MONDAY, Jan. 18 (HealthDay News) -- Gastric bypass surgery could have life-extending benefits for most of the five percent of Americans who are very obese, a new study suggests.
The study, led by researchers at the University of Cincinnati, concluded that the benefits of this form of weight-loss surgery far outweigh the risks for most people who are morbidly obese, which is defined as having a body mass index of 40 or higher.
But individual decisions on the surgery rely on factors such as age, and a special program to help physicians and obese people balance the benefits and risks of weight-loss surgery is on the way, the researchers said.
"In the future, we plan on having a Web-based decision support tool," said Dr. Daniel P. Schauer, assistant professor of internal medicine at the University of Cincinnati Academic Health Center. "Hopefully, it will be available some time in the next year. It is in the development and testing phase."
The program is based on a study reported by Schauer and his colleagues in the January issue of Archives of Surgery. They examined data on more than 23,000 people who underwent bariatric surgery. The study compared that data to the immediate risk of death from the procedure and the years of life expectancy added by having the surgery.
Obesity is a major risk factor for heart attack, stroke and other cardiovascular problems. An increasing number of Americans who cannot control their weight by diet or behavioral changes have turned to bariatric surgery. Gastric bypass is one of several forms of bariatric surgery, which work by either preventing food from entering the stomach or diverting it past the stomach, thereby reducing food intake and absorption.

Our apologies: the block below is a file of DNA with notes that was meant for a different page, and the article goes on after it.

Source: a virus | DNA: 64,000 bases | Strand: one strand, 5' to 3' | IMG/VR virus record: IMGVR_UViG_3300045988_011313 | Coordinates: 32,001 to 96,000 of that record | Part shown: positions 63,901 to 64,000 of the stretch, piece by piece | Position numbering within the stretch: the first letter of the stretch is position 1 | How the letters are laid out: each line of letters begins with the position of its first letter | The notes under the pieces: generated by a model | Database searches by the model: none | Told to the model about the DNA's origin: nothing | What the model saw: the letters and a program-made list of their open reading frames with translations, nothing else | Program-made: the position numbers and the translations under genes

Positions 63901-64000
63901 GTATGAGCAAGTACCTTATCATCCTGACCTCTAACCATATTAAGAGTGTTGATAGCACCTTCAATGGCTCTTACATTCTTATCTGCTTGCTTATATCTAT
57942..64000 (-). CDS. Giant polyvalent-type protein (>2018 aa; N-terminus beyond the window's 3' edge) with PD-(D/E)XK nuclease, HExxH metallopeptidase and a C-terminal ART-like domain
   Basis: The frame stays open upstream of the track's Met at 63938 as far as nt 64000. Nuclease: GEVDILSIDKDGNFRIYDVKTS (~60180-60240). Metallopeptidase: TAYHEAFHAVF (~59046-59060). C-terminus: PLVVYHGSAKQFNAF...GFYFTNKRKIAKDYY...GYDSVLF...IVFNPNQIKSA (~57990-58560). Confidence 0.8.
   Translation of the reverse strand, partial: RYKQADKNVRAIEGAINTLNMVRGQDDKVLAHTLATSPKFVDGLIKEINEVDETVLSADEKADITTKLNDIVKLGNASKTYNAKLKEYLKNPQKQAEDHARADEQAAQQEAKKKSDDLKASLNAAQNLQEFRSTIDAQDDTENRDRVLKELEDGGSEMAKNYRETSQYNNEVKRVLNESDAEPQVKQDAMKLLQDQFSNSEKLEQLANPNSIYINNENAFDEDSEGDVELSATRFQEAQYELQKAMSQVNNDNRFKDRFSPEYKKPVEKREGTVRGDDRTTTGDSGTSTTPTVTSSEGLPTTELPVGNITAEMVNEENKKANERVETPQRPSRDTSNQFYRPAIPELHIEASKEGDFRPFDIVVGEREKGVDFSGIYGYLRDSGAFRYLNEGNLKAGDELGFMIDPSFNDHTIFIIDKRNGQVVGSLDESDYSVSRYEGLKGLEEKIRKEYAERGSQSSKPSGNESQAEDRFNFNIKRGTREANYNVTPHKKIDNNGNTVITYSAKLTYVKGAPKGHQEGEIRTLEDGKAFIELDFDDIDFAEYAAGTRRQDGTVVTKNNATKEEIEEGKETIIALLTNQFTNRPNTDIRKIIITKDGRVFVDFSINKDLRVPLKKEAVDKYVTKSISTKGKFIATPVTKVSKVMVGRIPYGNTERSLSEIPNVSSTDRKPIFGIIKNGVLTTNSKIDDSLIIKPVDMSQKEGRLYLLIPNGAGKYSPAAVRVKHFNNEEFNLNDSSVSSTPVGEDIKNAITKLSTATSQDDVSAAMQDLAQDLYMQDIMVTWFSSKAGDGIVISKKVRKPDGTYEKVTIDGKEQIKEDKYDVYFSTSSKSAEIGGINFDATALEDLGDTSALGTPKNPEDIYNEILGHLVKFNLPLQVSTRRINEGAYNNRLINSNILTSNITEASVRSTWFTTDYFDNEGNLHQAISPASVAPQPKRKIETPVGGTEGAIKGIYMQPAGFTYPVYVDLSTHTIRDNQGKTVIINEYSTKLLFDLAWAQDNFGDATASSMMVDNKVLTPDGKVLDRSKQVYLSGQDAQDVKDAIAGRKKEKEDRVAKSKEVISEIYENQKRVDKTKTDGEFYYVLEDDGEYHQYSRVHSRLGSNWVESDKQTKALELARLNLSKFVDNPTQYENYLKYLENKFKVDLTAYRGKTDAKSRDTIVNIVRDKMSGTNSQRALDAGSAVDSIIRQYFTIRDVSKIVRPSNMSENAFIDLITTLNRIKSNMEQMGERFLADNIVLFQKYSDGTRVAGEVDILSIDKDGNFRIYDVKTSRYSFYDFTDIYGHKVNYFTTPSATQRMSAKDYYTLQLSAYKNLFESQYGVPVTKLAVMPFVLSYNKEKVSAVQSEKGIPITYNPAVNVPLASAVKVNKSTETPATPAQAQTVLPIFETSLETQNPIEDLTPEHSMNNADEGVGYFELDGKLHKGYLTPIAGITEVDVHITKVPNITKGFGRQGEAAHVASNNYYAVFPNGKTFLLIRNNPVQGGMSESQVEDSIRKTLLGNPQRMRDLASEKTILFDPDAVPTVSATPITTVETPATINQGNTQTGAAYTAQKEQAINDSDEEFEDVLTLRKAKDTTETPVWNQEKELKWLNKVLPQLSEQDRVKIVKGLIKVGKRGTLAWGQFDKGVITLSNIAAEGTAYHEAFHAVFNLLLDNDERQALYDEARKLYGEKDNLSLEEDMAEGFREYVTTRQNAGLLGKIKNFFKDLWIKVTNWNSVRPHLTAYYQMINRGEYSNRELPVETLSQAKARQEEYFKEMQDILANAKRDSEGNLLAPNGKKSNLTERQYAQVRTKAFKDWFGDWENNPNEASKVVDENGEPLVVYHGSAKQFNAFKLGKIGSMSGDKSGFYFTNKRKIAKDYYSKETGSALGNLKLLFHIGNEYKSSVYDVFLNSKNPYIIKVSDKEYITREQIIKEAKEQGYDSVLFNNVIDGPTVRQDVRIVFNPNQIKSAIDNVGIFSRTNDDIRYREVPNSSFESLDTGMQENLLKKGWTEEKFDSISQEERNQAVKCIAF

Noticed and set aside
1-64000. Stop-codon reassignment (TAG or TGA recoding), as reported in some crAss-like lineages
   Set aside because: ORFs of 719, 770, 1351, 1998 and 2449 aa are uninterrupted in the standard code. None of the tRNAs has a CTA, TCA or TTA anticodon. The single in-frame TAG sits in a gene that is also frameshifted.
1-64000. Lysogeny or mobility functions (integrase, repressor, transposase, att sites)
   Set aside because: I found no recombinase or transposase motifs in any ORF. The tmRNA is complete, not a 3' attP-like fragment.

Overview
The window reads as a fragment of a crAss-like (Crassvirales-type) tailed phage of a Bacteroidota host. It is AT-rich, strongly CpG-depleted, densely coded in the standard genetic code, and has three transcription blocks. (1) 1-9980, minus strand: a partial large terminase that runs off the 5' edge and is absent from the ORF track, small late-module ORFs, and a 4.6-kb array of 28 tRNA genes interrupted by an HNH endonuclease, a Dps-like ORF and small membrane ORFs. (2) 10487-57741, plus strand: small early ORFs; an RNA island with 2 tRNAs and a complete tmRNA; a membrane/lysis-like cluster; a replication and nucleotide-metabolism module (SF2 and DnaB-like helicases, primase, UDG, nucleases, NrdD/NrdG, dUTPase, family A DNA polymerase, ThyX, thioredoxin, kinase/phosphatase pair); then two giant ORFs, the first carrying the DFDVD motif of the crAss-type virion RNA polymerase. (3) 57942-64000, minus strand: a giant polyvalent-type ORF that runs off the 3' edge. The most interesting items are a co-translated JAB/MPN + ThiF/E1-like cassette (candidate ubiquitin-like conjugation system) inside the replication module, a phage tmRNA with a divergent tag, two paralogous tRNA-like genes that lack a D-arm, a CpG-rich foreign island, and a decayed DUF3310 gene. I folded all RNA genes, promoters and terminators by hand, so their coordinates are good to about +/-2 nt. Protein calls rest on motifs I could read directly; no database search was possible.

Current data indicate that a 42-year-old woman with a BMI of 45 would gain three years of life expectancy through gastric bypass, while a 44-year-old man with the same BMI would gain 2.6 years of life, according to the study. For reference, a 5-foot-9-inch man or woman weighing 305 pounds has a BMI of 45.
The 30-day mortality from the surgery has ranged from almost zero to as high as 2 percent in some studies, but it can be higher for some selected populations, the report said.
"The patients who benefit the most are younger patients who have a lower risk of dying from the surgery and a higher BMI," Schauer said. "The patients who benefit the least are older patients with a higher surgical risk because of a combination of age and comorbidities [other illnesses]."
Their model does not calculate the risk added by specific comorbidities, such as coronary disease, he said. "We are working on that for the next generation of models," Schauer said.
The most recent data used comes from 2007, and there is also reason to believe that the surgical risk has decreased since then, Schauer said. "That is something we are working on, updating the model as it becomes available," he said.
Dr. T. Karl Byrne, professor of surgery and director of bariatric surgery at the Medical University of South Carolina, said he would like to see more information on the cost benefits and health improvements associated with gastric bypass.